Can you buy Junior too many presents? Can you buy Junior too many presents? http://www.federatedinvestors.com/static/images/fhi/fed-hermes-logo-amp.png http://www.federatedinvestors.com/daf\images\insights\article\christmas-presents-tree-small.jpg November 29 2022 November 23 2022

Can you buy Junior too many presents?

Not until the stimulus stockpile is gone. But what then?

Published November 23 2022
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Here’s a conversation starter for the Thanksgiving table: Sentiment is bearish. Positioning, too. The put/call ratio is near a record high—typically put volumes build over call volumes in weak markets, not when the tape is firm. Should we buy into this Wall of Worry? “What should we buy’’ is the most common question I’ve received in recent weeks. Too many stimulus dollars. But wait! On the policy front, the Fed is committed to more rate hikes, and the amount of global central bank tightening is approaching all-time highs. On the macro front, outside of the consumer (more below), the data is deteriorating. Bodes poorly for future earnings or valuations (more below). Yet the risk-on rally continues. Flows into high-yield bond ETFs are well into the 99th percentile over the last month. Year-to-date equity inflows are approaching $400 billion, good for the second best historically (behind 2021). There are now more stocks in the S&P 500 above their respective 200-day moving average (56%) than in mid-August (51%), even though the S&P is trading some 350 points lower today vs. then. The difference, Strategas Research says, speaks to the improvement in “the average stock” rather than any leadership from “the top of the market.” Tech again is being challenged and crypto will be happy if it can survive this brutal period. “But what should we buy!”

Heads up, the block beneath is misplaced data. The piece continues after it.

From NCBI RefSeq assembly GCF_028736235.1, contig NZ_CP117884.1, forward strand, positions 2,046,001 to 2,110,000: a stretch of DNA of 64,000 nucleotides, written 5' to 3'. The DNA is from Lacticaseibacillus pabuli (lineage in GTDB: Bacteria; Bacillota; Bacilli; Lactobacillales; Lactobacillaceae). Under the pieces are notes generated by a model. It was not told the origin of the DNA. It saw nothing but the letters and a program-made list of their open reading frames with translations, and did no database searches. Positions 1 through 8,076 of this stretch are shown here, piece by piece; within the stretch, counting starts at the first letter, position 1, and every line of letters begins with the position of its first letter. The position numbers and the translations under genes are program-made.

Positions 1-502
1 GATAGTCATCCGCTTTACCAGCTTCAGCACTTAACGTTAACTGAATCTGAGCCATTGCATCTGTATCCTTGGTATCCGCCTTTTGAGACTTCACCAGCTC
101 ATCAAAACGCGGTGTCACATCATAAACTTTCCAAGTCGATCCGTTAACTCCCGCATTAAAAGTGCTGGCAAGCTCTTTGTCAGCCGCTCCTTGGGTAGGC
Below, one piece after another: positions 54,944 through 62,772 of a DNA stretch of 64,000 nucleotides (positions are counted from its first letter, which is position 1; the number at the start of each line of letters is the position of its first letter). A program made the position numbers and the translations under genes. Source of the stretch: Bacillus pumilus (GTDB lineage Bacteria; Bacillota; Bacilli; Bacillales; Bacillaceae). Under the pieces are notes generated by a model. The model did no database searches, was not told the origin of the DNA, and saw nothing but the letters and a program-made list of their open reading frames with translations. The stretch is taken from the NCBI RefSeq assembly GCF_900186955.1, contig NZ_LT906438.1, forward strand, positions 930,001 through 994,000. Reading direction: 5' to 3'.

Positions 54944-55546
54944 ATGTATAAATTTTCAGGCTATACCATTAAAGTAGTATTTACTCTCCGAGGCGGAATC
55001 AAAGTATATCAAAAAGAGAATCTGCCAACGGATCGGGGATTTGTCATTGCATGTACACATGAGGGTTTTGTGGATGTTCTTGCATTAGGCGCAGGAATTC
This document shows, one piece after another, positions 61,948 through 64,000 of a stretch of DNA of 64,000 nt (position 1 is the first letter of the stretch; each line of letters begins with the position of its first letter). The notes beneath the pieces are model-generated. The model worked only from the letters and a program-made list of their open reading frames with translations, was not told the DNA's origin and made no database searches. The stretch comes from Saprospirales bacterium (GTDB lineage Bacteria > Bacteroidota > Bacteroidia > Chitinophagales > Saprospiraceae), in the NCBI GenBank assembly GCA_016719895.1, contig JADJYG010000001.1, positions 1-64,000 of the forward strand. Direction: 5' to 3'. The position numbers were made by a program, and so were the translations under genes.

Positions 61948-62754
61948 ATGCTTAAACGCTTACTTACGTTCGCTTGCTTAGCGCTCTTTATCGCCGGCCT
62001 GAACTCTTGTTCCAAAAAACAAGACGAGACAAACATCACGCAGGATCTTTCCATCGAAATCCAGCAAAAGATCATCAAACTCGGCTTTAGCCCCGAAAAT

Santa will eventually vacation at the beach, and it will be 2023. Many think the Fed by next spring will be forced to choose between accepting inflation that plateaus around 4% or throwing the economy into a serious recession. The biggest structural inflation components, wages and rents, don’t appear to be moderating fast enough to get prices anywhere near its preferred 2% target. June marked the first time in the past six periods of high inflation (dating to 1969) that inflation peaked (if it has) during an economic expansion. All other peaks came during recessions. Moreover, the yield curve “un-inverted” almost a year prior to the inflation peak in those five past cycles, and rapidly steepened afterward. It did just the opposite this year. The 3-month/10-year Treasury curve currently is inverted by roughly 50 basis points, even as Q4 GDP growth is on track to be the strongest since last year! All this suggests a tighter-for-longer Fed. Consensus is a mild recession, akin to 1990’s, among the weakest of the post-war era. But the absence of a Fed pause or pivot could surprise a market where the notion of “peak yields” is pervasive. Combined with an economic slowdown, particularly a hard landing, this could be problematic for earnings and valuations. Whenever Conference Board CEO confidence collapses (it’s currently at a record low), year-over-year (y/y) earnings per share (EPS) typically has followed. A growing number of investment firms see potential 2023 S&P EPS of $200 or lower next year. Morgan Stanley’s chief U.S. equity strategist’s number is $195. At a 15 P/E, that would represent 2,925 on the S&P. Humbug!